It was a rendezvous of sorts as leather workers and those that supply the goods and services for the craft gathered over the weekend at the Holiday Inn in Sheridan for the 17th Annual Rocky Mountain Leather Trade Show.
Slowly starting out after the 2008 General Election, with steadily growing momentum, Tea Party groups have been making their voices heard around the nation. Summing up the movement quite well is Mark Noonan, who wrote an April 16th, 2010 article for the website Nevada News & Views.
Wolf management continues to be a big concern in the state as Wyoming and the federal government still have not agreed on a plan that would allow wolves to be removed from the endangered species list in Wyoming.
Babies don’t come home with an owner’s manual and being a new parent can be frustrating and sometimes scary at times. Sheridan Memorial Hospital hosted its first annual baby fair this past Saturday to make new or expectant parents aware of the resources available in our community to help in that journey called parenthood.
Recent springtime snow and rain has had a very good impact on the reservoirs that help supplement the City of Sheridan's water supply. City Utilities Director Dan Miller says that the runoff, combined with the above average moisture we've received over the last few months, bodes well for the City.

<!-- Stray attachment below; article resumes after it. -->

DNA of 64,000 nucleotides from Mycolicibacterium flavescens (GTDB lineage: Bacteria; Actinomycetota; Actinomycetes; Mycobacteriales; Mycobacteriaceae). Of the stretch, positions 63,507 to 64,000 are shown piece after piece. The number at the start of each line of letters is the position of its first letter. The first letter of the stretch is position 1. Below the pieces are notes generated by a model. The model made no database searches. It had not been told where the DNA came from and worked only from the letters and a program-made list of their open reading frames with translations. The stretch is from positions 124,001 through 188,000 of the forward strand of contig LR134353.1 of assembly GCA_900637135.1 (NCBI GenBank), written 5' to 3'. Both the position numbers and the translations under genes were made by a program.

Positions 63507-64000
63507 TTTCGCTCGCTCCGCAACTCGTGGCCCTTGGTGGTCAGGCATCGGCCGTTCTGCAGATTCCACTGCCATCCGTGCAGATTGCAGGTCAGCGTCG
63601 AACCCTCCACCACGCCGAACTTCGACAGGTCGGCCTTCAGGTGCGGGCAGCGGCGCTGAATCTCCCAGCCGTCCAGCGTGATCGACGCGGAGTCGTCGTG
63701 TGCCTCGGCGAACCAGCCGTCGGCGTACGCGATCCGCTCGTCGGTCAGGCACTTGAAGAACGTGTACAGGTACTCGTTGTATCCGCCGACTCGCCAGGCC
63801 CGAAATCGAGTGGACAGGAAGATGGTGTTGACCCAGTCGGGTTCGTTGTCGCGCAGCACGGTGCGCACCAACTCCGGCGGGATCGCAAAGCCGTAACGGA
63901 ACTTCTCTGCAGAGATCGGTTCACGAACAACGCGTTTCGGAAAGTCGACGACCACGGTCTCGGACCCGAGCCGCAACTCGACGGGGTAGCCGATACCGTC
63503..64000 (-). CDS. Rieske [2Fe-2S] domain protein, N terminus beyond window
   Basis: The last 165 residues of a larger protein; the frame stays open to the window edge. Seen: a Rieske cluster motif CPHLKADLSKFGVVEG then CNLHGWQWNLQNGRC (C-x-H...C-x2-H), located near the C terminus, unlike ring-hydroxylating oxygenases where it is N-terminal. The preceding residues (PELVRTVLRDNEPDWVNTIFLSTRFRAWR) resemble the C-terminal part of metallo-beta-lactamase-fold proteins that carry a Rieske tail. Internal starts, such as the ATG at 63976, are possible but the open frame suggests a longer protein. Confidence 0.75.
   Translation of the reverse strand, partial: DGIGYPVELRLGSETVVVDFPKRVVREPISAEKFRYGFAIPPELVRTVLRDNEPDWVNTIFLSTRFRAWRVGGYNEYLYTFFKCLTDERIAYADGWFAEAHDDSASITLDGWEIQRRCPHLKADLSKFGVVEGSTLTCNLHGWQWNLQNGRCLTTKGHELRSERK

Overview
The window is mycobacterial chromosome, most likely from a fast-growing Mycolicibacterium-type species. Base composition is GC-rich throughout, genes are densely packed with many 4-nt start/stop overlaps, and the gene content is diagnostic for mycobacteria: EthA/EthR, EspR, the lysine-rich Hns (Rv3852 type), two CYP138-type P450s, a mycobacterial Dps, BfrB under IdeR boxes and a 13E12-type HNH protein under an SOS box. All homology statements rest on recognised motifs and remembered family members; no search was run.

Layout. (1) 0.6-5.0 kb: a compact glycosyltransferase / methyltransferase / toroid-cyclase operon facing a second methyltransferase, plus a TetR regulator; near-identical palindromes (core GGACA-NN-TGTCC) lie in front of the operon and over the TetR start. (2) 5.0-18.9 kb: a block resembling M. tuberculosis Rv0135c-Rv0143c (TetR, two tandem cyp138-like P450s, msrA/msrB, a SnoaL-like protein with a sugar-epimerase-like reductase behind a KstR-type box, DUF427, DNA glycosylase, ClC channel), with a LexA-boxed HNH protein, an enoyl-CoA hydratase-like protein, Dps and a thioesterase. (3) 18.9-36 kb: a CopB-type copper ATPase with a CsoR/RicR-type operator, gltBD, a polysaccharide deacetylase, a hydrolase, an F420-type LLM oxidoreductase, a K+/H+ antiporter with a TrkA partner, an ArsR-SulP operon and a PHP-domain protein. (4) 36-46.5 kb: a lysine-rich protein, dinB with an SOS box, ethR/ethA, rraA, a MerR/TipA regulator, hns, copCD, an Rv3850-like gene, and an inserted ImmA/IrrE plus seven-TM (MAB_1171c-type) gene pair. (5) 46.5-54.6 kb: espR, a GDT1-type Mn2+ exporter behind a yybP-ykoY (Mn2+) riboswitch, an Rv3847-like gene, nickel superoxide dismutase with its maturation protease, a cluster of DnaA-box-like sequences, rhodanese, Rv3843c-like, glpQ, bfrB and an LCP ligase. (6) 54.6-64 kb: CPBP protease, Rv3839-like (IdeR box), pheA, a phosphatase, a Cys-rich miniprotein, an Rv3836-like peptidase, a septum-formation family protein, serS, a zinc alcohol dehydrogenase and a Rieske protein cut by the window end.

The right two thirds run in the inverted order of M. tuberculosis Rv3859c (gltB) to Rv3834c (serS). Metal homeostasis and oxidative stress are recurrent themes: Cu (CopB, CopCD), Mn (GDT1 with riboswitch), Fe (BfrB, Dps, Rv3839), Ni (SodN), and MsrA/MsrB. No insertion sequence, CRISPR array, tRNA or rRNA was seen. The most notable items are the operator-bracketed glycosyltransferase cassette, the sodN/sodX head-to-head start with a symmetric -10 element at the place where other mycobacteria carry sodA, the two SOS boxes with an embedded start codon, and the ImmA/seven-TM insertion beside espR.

The Arch Coal Foundation has announced that sixteen teachers from around the state have earned Arch Coal Golden Apple Achiever awards. Of the sixteen, two were from Sheridan County: Rebecca Adsit from Sheridan Junior High School, and Cordelia "DeDee" Roberts with Big Horn Elementary School.
TransCanada has signed agreements with
three wind energy developers to supply power to the company's proposed $3 billion electrical transmission line that would run from Wyoming to the Southwest.
The Calgary-based company announced this week that it had
concluded "open season" auctions for potential customers.
After 14 years standing toe-to-toe with
the federal government in an attempt to recover billions of dollars of squandered Indian trust money, a Montana woman may finally see a $3.4 billion settlement that could be approved by Congress this month.
Elouise Cobell's class-action lawsuit represents at least